As the pater familias in Modern Family, by all accounts one of the most successful and influential sitcoms currently on air, Ty Burrell has spent the last nine years guilelessly but undeniably stepping into the role of national dad. Depending on your politics, you might argue that he shared the gig with Barack Obama for a while. But now it’s just him and his alter ego Phil Dunphy, a flawed but lovable guy trying his best to keep his kids and his double-takingly beautiful wife happy and sane. And, yes, Dunphy is a sitcom archetype, but he works because Burrell owns it. The performance, which doesn’t even feel like a performance anymore, is preposterous, lived-in, and deeply genuine. Ty Burrell isn’t Phil Dunphy, but they are both real.
“The thing I get the most is, ‘You’re not going to believe me, but people tell me I’m like Phil!'” says Burrell, whose voice is cracking from screaming his way through a day filming a jet pack scene at Lake Tahoe. He gets that. He’s willing to have that same conversation a lot of times because he’s been there. “I have experienced so many failures at home on just one day as a parent,” he laughs. “It’s impossible to pretend everything’s going great when somebody’s throwing potatoes at your face.”
However, and this warrants attention, Burrell is actually very cool. He is, among other things, a movie star. He also owns two bars and a restaurant in Utah, where he and his family live. “It’s all very Big Love,” he says, which is a polite deflection. It’s more Entourage, but actually cool and not obnoxious. Bar X, a restored cocktail lounge from 1933, and Beer Bar, a beer bar, are in Salt Lake while a diner, the Eating Establishment, is in Park City. These are cool places to go–in so much as that’s a thing in Utah. And Burrell has side hustles on the side of his side hustles. Inspired by his own father, a social worker who worked with foster children, Burrell is carrying on his legacy with KITS, a non-profit program which empowers foster children through film making. So, yeah, Burell is who you want him to be even if he isn’t Dunphy.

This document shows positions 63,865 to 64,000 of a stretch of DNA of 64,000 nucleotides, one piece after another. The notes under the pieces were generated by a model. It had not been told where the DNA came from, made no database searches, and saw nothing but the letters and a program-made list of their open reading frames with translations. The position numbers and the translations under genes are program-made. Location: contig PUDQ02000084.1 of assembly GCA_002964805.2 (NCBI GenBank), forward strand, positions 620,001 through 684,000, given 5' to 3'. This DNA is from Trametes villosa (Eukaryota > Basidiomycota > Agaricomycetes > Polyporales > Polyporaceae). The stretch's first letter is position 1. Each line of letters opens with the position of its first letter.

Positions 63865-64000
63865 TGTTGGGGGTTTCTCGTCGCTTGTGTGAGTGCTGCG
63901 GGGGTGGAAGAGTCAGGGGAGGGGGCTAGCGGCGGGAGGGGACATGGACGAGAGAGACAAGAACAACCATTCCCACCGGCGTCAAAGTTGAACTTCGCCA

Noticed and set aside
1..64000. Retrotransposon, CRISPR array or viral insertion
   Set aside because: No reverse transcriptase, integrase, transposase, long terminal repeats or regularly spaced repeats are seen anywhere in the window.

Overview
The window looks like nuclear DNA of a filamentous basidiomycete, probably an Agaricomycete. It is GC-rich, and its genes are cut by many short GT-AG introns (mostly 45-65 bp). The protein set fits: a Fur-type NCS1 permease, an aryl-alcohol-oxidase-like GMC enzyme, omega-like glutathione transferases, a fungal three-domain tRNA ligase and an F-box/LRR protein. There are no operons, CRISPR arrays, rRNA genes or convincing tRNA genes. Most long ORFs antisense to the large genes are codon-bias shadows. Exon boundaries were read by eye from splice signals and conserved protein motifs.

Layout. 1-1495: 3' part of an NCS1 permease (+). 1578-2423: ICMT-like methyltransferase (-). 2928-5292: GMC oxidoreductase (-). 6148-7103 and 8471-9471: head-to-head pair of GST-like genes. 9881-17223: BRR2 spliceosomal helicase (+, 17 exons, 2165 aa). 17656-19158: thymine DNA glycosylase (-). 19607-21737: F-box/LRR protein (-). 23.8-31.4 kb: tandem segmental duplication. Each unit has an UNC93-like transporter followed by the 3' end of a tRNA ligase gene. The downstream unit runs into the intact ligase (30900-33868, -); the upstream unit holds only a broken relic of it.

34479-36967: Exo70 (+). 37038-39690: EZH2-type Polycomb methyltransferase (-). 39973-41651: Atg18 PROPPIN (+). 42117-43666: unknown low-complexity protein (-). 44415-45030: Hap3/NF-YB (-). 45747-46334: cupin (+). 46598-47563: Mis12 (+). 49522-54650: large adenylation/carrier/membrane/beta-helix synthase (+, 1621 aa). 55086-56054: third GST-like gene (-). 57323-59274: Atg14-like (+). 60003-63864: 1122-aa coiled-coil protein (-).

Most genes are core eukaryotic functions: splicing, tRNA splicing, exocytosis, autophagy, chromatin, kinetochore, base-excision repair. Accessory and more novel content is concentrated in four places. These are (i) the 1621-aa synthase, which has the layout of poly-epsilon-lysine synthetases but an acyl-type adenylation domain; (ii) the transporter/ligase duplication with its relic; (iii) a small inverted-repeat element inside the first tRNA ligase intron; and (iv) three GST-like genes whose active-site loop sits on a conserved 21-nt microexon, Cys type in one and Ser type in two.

Burrell took the Fatherly Questionnaire on set.
What is your name?
Actor. Idiot. I prefer ‘Professional Idiot.’
How old are your children?
7 and 5.
What are their names?
Frances is 7; Greta is 5.
Are they named after anyone in particular?
No. It is a Danish name and my wife has Danish heritage.
Do you have any cute nicknames for your children?
Frances’s nickname is Frankie. Greta’s middle name is Germa ,which is my wife’s maiden name so she gets called GG a lot. They’re pretty cool nicknames. It was an accident but we still pat ourselves on the back.
What do they call you?
They call me Daddy. They occasionally call me Ty, which cracks me up. They call me “Phil Dunphy” when they want to get a laugh out of me. If they want something, I can tell if they’re being manipulative because they called me Papa, like I’m in a Russian novel. I will never tell them how obvious they are being.
How often do you see them?
I’m lucky. I get to see them everyday. I don’t often get to see them in the morning because I go to work really early, usually about 6 am. We have dinner together every night. We’re very traditional in that way. My wife and I were both raised in households where you sat down at dinner every night. It is a wonderful rhythm of the day thing.